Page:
Picture books help kids deal with endings, happy and sad

  • Sun Oct 17th, 2010 6:37pm
  • Life

By Karen MacPherson Scripps Howard News Service

Acclaimed picture-book creator Mo Willems says 2010 is “my sentimental year.”

It’s a year when two of his picture books — “Knuffle Bunny Free” ($17.99) and “City Dog, Country Frog” ($17.99) — deal with the idea of letting go, and understanding that endings are both hard and necessary.

“Knuffle Bunny Free,” which Willems both wrote and illustrated, is the third and final book about a girl named Trixie and her beloved stuffed animal.

The trilogy began in 2004 with “Knuffle Bunny” and continued with “Knuffle Bunny Too” in 2007.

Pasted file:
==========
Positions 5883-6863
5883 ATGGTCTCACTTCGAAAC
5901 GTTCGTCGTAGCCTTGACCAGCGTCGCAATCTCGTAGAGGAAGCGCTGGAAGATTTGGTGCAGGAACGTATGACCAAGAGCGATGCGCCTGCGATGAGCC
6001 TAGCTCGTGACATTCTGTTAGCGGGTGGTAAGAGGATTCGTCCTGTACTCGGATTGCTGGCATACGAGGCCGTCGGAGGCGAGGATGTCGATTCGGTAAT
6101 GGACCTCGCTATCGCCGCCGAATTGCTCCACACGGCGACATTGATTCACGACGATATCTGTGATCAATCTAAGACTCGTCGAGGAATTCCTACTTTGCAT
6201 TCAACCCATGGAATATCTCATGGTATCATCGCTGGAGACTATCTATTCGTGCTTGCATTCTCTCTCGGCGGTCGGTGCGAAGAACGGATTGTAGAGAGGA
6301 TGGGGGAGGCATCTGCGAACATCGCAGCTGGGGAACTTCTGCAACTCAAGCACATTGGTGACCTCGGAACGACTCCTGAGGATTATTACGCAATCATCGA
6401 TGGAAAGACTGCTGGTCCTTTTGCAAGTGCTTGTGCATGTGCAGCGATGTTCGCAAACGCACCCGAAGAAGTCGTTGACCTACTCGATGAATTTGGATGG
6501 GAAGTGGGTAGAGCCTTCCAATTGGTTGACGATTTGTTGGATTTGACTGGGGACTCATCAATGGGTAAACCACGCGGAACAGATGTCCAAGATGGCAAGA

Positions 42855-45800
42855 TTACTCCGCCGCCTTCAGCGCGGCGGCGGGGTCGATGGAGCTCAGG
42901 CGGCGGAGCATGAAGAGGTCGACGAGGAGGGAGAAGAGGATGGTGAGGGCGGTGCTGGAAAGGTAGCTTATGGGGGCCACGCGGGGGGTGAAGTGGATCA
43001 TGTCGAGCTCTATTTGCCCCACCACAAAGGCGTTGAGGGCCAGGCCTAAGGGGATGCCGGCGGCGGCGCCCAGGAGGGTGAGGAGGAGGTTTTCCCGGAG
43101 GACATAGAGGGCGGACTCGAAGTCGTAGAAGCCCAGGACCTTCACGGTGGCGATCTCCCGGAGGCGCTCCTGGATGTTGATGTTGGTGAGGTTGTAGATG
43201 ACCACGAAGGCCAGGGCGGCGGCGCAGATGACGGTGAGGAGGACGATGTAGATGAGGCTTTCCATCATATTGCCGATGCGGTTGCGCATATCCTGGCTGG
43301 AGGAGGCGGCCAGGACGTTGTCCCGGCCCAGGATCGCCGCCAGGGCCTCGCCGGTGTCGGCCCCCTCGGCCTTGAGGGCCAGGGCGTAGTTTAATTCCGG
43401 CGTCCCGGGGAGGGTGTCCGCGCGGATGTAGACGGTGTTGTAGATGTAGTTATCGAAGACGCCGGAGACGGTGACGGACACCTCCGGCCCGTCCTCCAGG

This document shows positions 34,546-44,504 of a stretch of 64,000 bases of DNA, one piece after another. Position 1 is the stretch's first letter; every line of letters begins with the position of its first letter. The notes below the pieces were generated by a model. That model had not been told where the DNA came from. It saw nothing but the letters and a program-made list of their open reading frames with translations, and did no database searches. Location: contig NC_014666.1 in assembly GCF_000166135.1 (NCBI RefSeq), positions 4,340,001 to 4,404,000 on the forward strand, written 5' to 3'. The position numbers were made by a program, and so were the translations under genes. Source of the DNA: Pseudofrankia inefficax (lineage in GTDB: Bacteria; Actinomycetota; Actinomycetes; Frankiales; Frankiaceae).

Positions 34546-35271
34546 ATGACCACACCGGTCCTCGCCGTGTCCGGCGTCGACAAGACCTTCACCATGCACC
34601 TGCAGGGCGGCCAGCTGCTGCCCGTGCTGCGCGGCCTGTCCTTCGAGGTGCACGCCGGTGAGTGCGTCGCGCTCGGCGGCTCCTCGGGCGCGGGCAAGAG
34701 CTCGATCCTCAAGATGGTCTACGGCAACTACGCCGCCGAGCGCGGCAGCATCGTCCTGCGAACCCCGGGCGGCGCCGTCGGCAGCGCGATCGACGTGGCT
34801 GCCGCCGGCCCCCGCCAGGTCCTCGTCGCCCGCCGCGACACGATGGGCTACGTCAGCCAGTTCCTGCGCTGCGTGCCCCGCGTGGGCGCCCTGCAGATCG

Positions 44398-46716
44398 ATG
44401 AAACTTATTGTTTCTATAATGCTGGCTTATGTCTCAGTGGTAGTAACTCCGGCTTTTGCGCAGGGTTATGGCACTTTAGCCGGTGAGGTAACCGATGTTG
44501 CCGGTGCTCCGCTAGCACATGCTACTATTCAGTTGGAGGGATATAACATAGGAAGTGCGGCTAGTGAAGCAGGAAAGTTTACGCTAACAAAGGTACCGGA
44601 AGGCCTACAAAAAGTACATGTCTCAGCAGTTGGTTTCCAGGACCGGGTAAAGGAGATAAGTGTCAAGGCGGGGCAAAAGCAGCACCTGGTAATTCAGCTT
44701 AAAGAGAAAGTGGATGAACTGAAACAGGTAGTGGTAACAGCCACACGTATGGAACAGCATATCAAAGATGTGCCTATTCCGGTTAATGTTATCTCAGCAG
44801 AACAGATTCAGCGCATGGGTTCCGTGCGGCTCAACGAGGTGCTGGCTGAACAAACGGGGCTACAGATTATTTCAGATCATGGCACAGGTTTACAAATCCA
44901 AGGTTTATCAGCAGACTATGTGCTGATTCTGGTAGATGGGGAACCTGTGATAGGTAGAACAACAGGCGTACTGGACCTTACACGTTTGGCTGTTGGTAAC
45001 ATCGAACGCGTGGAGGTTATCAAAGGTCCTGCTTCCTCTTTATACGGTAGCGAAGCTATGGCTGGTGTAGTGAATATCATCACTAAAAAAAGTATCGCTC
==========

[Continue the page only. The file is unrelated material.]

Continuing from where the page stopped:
In “Knuffle Bunny Free,” Trixie travels to Holland with her parents. Things take a challenging turn, when Trixie realizes that she has left Knuffle Bunny on the plane, which is now headed for China.

At first, it’s hard for Trixie to have fun in Holland without Knuffle Bunny. After dreaming one night of Knuffle Bunny spreading happiness all over the world, however, Trixie wakes up feeling better.

Then Trixie discovers Knuffle Bunny hidden in the pocket of an airline seat on the way home. She decides she’s old enough to be “Knuffle Bunny Free” by giving him to a crying baby sitting behind her.

The heart of “City Dog, Country Frog” echoes the letting-go process as Willems describes how the joyful friendship between the animals is interrupted by the frog’s natural life cycle.

The dog is heartbroken, but then spring comes and brings with it the promise of a new, albeit different friend.